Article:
Who Do I See?
Looking into the mirror, behind the wrinkles and aged eyes, I can almost make out the happy young man I used to be. The man who was ignorant to pain and oblivious to how cruel and unfair the world really is. Back then, I thought my life would be so much different. I never expected to end up alone and unimportant.
My life doesn’t really have any meaning any more. Everyone who has been affected by me is dead and gone by now. My war time had the most affect on me, however. That is when I really lived. When I really had a life.
Enlisting, I thought I was doing the best thing for my country, and myself. I always pictured myself as a war hero. World War Two was worse than I had imagined, though. The front lines were dangerous and the living conditions were rough. I watched so many of my fellow soldiers die those first two months there that I never even tried to become friends with anyone there again.
The worst memory from there, however, didn’t have anything to do the guns or the heat. It was of an explosion, and a girl. This girl worked in the town I was stationed near and for months we saw each other. She was the most beautiful woman I had ever laid my eyes on. We were dating and she was intending on coming back to the states with me when my time was up. But then the bomb was dropped.
The explosion wasn’t a large one. It blew up half of the town, but that was nothing compared to what could have happened. I saw the planes coming over and tried to run to her in time to warn her and save her. But the bomb dropped just before I made it. She was killed instantly, and my leg was almost taken off from the blast. I spent months in rehab and never fully regained the use of it, but it’s still there at least.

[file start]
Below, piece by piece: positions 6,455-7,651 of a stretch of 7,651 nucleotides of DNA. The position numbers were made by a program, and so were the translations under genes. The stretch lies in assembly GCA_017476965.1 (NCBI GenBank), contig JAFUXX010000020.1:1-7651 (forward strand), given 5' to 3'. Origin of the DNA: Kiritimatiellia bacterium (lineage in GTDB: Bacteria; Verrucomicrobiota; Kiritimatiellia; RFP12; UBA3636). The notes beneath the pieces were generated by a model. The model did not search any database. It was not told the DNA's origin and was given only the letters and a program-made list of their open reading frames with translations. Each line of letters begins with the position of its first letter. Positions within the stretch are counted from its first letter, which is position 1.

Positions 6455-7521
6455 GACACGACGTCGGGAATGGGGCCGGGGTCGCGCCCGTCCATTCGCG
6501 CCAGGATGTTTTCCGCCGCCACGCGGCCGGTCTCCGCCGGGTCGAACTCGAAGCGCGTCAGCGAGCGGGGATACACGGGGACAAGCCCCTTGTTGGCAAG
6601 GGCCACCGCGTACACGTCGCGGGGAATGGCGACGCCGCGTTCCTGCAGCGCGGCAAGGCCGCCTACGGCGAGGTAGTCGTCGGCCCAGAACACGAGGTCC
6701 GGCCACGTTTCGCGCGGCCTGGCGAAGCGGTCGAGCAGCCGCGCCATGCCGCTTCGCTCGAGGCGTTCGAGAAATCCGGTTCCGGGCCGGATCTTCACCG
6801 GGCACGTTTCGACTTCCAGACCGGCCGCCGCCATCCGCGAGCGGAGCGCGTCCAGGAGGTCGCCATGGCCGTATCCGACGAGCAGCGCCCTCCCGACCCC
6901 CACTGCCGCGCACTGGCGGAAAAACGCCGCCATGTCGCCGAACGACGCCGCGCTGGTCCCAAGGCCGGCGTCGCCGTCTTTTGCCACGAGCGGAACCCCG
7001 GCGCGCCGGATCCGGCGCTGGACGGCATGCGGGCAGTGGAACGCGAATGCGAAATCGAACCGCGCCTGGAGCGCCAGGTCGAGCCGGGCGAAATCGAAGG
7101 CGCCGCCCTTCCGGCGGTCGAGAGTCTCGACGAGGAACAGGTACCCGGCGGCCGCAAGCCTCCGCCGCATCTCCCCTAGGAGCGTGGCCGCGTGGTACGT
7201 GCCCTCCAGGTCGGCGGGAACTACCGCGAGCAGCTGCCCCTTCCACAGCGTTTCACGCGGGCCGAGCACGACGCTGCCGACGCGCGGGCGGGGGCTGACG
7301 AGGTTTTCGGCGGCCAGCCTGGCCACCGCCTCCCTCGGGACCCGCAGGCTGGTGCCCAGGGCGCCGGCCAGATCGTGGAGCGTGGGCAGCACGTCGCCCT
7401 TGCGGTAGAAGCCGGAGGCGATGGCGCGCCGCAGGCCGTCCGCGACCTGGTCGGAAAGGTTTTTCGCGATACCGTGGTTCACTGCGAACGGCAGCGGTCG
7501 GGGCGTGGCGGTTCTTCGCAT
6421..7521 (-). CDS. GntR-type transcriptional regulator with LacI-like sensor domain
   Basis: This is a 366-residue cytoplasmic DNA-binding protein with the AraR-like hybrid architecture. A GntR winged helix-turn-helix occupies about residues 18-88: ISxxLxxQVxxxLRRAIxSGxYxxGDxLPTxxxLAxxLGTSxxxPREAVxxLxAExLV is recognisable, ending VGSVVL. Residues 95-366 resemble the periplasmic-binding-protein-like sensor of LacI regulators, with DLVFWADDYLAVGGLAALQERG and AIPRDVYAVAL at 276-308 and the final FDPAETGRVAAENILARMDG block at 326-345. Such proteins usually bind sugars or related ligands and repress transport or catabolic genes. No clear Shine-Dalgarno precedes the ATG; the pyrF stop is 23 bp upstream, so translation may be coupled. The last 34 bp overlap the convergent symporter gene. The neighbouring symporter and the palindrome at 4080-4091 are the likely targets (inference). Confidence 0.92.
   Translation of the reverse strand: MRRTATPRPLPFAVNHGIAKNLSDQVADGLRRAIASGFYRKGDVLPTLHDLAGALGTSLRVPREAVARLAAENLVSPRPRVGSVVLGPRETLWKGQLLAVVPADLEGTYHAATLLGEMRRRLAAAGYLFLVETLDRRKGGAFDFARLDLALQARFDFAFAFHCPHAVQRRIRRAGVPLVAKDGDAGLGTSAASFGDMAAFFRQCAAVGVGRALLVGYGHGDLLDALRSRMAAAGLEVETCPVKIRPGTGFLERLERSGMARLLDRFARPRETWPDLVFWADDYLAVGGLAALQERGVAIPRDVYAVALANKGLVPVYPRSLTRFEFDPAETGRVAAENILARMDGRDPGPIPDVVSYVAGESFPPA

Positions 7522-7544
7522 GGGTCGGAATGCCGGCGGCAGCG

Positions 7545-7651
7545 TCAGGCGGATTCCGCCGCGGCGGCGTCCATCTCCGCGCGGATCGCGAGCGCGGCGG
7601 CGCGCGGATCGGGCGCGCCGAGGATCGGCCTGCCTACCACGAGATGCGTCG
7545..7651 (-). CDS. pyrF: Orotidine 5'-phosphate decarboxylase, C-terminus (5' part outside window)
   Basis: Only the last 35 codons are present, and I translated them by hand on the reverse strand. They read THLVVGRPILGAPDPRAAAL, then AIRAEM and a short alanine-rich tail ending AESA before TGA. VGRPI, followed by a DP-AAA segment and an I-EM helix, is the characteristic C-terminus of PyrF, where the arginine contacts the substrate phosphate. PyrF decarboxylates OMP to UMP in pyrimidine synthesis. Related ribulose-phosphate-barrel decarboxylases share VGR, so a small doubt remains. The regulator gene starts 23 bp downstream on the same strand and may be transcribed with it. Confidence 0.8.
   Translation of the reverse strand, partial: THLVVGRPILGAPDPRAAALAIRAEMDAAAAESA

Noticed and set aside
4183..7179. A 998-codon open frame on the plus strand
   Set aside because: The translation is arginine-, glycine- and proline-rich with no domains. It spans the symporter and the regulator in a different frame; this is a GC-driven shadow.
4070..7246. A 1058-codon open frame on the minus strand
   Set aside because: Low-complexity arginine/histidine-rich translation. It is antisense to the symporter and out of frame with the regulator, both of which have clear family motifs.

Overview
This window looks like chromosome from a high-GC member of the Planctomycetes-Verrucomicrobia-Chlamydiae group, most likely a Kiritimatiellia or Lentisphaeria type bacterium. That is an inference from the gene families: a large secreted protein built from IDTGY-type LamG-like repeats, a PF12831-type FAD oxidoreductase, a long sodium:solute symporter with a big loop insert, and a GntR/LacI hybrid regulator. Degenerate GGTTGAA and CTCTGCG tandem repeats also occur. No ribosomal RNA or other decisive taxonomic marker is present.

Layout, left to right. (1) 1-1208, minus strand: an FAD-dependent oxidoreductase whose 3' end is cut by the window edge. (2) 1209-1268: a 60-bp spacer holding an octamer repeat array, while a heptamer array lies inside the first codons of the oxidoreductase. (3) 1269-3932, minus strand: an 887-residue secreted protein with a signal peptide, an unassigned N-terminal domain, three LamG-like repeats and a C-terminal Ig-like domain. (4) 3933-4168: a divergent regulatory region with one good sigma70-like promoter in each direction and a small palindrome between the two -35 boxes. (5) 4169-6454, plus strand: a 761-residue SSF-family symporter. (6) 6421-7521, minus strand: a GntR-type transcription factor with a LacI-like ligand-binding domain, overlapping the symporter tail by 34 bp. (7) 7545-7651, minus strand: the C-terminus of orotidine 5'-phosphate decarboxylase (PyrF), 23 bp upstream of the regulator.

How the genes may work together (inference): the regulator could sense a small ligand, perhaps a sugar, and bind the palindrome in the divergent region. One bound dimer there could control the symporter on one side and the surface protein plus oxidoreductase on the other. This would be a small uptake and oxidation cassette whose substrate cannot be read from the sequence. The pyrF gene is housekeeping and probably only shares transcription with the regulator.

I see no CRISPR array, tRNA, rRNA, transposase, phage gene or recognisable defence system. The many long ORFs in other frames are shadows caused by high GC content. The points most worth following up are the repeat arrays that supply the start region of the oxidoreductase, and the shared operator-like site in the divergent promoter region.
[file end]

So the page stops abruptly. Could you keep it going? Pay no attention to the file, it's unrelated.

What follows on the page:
But Elizabeth, poor Elizabeth, she never got the promise of a better life. She died right there in that little town at the young age of twenty-five. I loved that girl and, though I tried, I never found anyone else like her. So I stayed single for my whole life.
For a while there when I came back, I had a dark stage. I just couldn’t see myself going on. I had no love and I couldn’t even walk anymore. This was not the life I had expected. I was no war hero, just an old man with a bum leg with a war story, and those were a dime a dozen.
I drank way too much way too often. I would go out to bars and get so drunk I was blind. I don’t even remember most of my time after the war. The years that followed were lost in a drunken haze that I called my life.
Now, I am rotting away in a nursing home. The pain comes every day and my liver is failing from my alcoholic days. I take so much medicine, I feel like nothing in my body works on its own. I am a waste of a life. I left no great thing for the future generation, I have no family living to come visit me and all of my friends here are dying off slowly.
Looking in the mirror, I see the sad life for the last time. I reach for the pain pills by the sink and take a few. Then a few more. And a few more. No amount seems to be efficient to get rid of the pain. After a little while, though, I see the world around me getting darker. It’s no longer the cruel pathetic thing I once thought it was. Even though I know I am caught up in a drug haze, I like it. This is a nice way to go out, painless for once.
I feel my legs go weak and myself falling, I hope someone will find my body soon. I hope my funeral is nice, maybe one or two people will show. Maybe someone will miss me.
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